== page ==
One year after the horrible vandalism at the University of Massachusetts Hillel, we are writing to reflect on and assess the atmosphere from which it emerged and the lack of accountability that it yielded. This is a direct call to action; the rising tides of hate on college campuses and in society must be addressed.
On the morning of Holocaust Remembrance Day 2020 the Jewish community was horrified to see that they were the victim of an egregious act of hate. The word “Palestine ” was spray painted on the main the house of worship and Jewish living on campus.
This boldfaced conflation of political views and religious expression cannot be ignored; the Jewish community was targeted in the name of geopolitics.
It goes without saying that this action was not performed in a vacuum. Throughout history the othering of minority groups has been exacerbated in times of unrest and socioeconomic instability. We must identify this rise in hatred in order to confront it. Furthermore, this was not the first incidence of antisemitism, in fact it was the second such occurrence that year. It is true that this hatred has been mounting for quite some time under the guides of a political statement. There is a growing movement of aggressive libel towards the Jewish community, as well as attempts to alienate the Jewish and Israeli communities by denying the validity of their voices and opinions.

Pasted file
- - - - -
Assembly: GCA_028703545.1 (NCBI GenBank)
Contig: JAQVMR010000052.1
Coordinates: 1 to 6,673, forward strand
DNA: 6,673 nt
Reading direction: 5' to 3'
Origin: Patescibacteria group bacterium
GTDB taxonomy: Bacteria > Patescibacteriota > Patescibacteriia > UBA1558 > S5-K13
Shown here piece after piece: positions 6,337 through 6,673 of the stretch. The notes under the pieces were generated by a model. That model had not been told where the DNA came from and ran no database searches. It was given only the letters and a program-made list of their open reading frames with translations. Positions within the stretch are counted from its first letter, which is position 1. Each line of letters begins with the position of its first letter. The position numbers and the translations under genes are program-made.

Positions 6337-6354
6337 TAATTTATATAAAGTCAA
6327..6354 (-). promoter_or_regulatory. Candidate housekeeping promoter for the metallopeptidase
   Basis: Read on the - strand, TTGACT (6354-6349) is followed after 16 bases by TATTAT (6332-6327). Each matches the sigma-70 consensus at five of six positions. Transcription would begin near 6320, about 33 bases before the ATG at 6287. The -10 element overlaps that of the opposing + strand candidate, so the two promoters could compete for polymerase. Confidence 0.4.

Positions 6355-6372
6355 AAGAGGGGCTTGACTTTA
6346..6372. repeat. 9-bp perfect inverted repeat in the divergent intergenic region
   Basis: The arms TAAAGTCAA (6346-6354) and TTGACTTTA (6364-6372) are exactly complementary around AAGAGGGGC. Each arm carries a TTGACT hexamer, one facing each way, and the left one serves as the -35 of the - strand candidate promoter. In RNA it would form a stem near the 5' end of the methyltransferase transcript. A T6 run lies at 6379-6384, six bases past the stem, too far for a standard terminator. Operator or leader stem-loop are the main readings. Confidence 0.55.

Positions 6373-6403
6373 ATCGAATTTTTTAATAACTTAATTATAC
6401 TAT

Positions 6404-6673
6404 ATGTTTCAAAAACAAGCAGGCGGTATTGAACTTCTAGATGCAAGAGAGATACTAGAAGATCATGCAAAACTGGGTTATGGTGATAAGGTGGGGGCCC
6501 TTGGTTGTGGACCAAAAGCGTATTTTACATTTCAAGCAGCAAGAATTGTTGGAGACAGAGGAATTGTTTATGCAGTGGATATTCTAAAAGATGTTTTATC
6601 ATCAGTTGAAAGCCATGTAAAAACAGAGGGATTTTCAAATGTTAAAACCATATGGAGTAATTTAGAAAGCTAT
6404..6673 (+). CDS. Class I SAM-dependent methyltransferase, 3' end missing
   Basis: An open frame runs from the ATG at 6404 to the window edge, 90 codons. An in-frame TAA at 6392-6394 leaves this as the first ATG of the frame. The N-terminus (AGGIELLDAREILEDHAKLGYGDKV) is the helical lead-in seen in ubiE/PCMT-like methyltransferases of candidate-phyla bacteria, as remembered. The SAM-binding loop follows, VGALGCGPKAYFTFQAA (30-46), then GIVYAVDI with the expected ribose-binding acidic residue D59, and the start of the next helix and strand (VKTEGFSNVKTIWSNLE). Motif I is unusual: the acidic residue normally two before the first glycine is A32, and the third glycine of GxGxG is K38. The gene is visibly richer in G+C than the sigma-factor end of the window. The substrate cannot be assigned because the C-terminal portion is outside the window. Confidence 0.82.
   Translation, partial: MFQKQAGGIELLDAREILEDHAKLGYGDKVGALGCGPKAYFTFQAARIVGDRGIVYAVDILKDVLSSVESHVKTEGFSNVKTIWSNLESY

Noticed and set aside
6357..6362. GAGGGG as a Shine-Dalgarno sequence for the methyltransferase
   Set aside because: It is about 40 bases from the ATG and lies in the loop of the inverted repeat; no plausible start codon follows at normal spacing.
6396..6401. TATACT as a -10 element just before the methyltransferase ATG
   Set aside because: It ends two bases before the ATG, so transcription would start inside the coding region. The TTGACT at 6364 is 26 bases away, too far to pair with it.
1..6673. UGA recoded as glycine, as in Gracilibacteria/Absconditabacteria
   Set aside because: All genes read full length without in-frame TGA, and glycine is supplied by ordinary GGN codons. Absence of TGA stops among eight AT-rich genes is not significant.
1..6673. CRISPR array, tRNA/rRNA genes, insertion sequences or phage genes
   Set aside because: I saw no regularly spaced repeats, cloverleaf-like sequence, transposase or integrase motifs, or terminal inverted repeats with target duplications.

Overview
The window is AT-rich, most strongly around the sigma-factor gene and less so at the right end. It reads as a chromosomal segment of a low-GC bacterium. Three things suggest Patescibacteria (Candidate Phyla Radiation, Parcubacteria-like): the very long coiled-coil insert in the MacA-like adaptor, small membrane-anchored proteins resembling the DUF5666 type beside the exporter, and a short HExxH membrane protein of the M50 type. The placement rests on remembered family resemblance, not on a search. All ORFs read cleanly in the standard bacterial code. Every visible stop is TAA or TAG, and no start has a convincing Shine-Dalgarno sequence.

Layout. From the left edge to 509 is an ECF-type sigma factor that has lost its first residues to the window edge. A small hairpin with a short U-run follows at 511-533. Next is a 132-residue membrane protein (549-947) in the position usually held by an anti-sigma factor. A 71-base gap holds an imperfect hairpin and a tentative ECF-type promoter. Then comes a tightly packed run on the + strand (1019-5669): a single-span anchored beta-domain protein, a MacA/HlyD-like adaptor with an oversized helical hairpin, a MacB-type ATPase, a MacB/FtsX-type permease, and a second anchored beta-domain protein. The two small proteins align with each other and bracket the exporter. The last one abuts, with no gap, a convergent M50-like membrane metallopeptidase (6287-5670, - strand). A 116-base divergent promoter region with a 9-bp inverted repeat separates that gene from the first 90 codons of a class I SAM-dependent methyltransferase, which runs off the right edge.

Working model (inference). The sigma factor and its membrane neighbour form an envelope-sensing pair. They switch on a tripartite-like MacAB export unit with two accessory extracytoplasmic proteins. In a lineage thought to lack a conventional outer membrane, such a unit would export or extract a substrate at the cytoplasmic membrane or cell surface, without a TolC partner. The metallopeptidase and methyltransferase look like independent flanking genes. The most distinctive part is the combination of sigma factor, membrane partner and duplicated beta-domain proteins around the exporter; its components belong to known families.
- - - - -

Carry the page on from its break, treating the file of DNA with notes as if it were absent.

One year since the vandalism at Hillel, the Jewish community at UMass still feels afraid of rising antisemitism. While we greatly appreciate the University administration speaking out against this hatred, we need tangible actions to help Jewish students feel safe.
Universities are becoming more sensitive to prejudice and marginalization. People are beginning to look inward and examine what their internalized biases are, and what they can do to begin to fix systemic oppression. What we ask is that the same work be done for the Jewish community. In order to be an ally to the Jewish community, people have to learn what antisemitism is, not just at the explicit level, but at the implicit, internalized level. Antisemitism consists of thousands of years of hatred that simply cannot be combated by learning a Holocaust unit in high school.
The International Holocaust Remembrance Alliance has created a comprehensive definition of antisemitism that provides a framework for people to begin to confront their internalized biases. Though this definition is not legally binding and does not curb individuals’ freedom of speech, it could be a physical representation of the administration’s commitment to supporting the Jewish community and combat hatred. Universities across the United States are adopting IHRA’s definition to fight antisemitism. UMass should follow their lead.
Benjamin Alvarez Dobrusin and Noam Borensztajn